Viewing Session History in the csh Shell

Viewing Session History in the csh Shell

If you're a C programmer (or have C programmers to turn to for help), csh might be a good shell for you because the syntax is quite similar to the C programming language.csh doesn't offer command completion, but the history capabilities are fairly similar to those of bash or zsh (see Code Listing 3.14). In general, csh is a powerful scripting shell (and acceptable interactive shell) for those who take the time and effort to become familiar with it.

Code Listing 3.14. csh also lets you recycle commands by number, although other history functions are not available.

xmission> history    1  ls    2  vi    3  ls    4  cd pub*    5  ls    6  cp *.pdf ..    7  cd ..    8  rm *.pdf    9  history   10  lynx   11  ftp   12  ls   13  vi .plan   14  finger   15  history   16  finger   17  ls   18  pine   19  history   20  lynx   21  history xmission> !12 ls Desktop  files  tmp  bin  a.out xmission> 

To view session history in the csh shell:


If you haven't already, use the shell for a little while, changing directories, redirecting output, or doing other tasks.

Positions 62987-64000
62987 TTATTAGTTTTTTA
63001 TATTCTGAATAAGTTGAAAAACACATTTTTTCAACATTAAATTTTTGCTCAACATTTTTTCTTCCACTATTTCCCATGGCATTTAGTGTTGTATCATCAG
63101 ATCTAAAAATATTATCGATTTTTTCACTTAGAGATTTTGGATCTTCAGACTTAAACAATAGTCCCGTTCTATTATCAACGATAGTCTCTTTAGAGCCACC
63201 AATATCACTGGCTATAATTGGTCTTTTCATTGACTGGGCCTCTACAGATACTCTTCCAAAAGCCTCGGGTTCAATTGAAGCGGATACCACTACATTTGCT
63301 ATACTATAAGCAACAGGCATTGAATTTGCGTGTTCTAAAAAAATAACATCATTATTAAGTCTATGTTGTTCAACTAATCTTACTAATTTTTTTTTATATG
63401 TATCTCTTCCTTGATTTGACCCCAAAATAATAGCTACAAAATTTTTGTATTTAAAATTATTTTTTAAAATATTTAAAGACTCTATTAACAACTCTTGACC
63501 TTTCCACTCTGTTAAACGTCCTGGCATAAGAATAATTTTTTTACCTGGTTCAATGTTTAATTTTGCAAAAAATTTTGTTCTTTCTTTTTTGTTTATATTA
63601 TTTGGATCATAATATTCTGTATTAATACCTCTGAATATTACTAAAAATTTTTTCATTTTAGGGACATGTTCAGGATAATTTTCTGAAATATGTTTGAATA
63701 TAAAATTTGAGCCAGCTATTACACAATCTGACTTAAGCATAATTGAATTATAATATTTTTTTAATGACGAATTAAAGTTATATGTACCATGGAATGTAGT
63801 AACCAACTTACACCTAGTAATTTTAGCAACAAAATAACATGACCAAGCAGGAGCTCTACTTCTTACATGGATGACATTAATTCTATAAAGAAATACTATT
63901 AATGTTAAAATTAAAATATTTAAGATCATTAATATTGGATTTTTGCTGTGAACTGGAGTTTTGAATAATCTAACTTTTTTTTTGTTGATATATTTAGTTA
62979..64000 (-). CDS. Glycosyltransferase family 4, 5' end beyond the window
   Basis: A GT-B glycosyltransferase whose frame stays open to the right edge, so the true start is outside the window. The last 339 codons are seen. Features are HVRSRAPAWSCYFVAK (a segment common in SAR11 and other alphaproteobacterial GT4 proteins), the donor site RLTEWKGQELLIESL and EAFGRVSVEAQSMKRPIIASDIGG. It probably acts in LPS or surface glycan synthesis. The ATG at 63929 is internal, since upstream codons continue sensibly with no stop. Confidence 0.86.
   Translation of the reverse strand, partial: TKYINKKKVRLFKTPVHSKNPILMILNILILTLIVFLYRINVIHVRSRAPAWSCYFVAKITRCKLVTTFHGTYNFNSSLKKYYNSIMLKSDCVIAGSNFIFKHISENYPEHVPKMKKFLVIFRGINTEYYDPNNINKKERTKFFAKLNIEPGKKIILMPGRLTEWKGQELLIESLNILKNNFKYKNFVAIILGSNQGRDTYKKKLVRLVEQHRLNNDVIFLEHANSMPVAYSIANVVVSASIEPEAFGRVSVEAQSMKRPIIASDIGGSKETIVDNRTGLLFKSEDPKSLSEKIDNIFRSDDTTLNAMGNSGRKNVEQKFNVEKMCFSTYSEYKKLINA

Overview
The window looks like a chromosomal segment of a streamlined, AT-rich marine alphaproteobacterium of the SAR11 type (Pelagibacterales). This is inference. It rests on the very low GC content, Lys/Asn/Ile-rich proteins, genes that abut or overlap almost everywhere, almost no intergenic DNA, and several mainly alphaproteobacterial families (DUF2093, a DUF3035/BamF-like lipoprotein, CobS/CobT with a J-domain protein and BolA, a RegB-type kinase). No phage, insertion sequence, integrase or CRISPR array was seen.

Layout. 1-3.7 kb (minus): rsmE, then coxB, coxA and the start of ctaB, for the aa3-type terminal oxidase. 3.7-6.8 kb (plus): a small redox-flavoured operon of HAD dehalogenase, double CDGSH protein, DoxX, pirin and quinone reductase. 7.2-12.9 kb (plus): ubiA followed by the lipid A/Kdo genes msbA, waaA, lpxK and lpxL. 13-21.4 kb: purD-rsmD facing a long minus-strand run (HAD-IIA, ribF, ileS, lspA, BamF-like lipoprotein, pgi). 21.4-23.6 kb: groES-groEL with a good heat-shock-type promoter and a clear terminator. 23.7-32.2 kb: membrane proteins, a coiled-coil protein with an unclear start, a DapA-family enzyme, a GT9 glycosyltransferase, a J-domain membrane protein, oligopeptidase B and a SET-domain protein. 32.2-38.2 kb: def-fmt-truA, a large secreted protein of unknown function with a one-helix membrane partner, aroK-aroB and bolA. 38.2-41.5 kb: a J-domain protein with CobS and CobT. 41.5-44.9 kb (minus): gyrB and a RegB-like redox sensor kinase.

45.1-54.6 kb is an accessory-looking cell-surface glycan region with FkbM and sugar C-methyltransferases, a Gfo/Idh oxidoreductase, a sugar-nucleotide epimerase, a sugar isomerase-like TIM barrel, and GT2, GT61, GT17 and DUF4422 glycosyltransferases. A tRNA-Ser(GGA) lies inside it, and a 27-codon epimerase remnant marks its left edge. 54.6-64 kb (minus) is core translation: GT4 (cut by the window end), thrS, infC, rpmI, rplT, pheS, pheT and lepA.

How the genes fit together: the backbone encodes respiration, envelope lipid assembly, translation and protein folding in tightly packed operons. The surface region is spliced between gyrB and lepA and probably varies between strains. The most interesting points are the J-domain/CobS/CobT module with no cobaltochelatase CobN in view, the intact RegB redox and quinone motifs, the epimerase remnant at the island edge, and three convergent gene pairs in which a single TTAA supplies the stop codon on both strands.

Type history at the shell prompt to see the list of the most recent commands you've entered. Note the number of each command line (Code Listing 3.14).



Type ! followed by the command number (no space in between) to rerun one of the commands. In this example, we're rerunning command 10.


  • See Chapter 8 for how to make csh easier and more productive, particularly if you don't have any other shell options available to you.

  • You can edit commands in the session history. With csh, however, it's far easier to retype the commands than to edit them.

  • If you like csh, check for the availability of tcsh on your system. It's like csh but adds command completion and other similar capabilities that are comparable to bash.

  • Sometimes, the length of the history is set to 0 (keeping no history lines) by default. If your history doesn't seem to work, try set history=100 to save 100 lines of history. Add this to your startup files (next chapter) if you want it to be available every time.

Unix(c) Visual Quickstart Guide
UNIX, Third Edition
ISBN: 0321442458
EAN: 2147483647
Year: 2006
Pages: 251

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